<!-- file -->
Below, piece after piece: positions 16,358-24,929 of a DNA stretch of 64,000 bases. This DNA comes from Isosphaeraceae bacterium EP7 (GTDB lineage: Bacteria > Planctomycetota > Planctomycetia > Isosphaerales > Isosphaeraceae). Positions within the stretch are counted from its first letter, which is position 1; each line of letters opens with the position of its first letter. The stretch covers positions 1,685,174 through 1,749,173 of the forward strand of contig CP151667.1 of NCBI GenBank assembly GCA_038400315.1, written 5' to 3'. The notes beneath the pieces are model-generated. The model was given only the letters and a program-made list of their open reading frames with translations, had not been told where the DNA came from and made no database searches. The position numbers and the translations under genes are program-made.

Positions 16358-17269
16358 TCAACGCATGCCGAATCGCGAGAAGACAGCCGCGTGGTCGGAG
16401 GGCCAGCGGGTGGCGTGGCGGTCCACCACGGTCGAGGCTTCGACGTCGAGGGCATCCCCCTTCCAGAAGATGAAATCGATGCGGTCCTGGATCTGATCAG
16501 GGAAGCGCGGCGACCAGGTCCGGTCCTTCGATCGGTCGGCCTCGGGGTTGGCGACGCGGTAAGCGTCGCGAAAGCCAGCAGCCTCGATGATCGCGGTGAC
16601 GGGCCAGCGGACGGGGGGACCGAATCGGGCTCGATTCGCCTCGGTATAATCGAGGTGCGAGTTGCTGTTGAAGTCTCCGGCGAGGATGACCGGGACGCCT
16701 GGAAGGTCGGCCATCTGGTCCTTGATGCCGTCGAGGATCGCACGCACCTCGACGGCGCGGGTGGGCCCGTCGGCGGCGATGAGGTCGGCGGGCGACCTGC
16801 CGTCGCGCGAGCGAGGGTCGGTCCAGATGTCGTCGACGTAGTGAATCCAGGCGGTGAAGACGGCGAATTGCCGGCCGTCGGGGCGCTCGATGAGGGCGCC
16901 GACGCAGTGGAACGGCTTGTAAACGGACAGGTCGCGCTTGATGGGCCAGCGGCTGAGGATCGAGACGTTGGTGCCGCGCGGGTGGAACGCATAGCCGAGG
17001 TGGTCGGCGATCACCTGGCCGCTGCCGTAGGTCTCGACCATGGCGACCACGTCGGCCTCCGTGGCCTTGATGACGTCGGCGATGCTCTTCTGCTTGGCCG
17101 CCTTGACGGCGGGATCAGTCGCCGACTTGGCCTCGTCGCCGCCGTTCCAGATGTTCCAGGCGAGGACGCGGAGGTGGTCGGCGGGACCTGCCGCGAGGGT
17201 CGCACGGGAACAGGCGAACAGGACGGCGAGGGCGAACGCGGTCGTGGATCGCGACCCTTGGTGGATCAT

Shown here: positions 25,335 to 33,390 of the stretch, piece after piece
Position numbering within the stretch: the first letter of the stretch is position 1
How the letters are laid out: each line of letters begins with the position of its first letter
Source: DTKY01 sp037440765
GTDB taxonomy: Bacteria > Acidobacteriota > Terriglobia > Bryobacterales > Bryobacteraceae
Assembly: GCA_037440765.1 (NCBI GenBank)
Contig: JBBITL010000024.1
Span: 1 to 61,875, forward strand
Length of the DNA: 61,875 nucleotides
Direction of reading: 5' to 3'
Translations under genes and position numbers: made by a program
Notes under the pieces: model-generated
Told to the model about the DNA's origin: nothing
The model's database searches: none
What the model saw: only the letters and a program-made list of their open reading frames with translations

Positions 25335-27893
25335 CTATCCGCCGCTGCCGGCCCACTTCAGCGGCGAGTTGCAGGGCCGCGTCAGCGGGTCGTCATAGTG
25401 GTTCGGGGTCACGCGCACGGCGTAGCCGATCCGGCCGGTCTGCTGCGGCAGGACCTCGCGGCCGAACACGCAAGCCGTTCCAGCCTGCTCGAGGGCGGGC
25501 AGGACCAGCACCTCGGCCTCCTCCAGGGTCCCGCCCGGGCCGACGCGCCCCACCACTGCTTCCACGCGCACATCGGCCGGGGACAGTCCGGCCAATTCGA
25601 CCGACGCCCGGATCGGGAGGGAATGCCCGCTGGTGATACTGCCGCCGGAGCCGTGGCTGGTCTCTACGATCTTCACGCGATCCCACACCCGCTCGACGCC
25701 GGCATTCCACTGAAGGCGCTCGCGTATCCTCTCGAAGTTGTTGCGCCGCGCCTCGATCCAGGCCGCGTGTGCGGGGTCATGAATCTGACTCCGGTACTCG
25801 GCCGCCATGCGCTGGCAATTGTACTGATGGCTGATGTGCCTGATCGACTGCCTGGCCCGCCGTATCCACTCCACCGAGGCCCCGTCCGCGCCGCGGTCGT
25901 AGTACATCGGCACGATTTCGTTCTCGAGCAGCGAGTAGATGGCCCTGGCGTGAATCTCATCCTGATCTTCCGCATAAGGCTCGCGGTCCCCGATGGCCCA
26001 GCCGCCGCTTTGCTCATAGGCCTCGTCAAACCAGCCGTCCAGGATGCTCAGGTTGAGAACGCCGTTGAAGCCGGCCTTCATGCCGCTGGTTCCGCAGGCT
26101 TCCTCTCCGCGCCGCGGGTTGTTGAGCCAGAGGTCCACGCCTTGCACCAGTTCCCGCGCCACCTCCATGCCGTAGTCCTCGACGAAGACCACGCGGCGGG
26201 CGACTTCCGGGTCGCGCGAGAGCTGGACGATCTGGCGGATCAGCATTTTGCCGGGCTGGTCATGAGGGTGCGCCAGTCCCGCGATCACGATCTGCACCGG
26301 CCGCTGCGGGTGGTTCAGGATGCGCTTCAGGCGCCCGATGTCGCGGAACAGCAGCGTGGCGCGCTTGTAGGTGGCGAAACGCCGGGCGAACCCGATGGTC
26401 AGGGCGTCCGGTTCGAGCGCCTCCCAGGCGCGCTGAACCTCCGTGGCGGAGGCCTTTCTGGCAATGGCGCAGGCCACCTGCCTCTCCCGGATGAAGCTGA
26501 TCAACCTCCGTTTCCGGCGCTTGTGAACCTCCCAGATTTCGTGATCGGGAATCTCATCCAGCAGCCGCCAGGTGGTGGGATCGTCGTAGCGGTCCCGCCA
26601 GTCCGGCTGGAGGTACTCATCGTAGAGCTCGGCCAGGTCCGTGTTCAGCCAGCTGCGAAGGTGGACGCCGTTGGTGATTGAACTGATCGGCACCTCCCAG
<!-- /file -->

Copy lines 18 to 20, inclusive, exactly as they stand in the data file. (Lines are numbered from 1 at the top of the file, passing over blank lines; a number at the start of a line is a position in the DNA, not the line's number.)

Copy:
Assembly: GCA_037440765.1 (NCBI GenBank)
Contig: JBBITL010000024.1
Span: 1 to 61,875, forward strand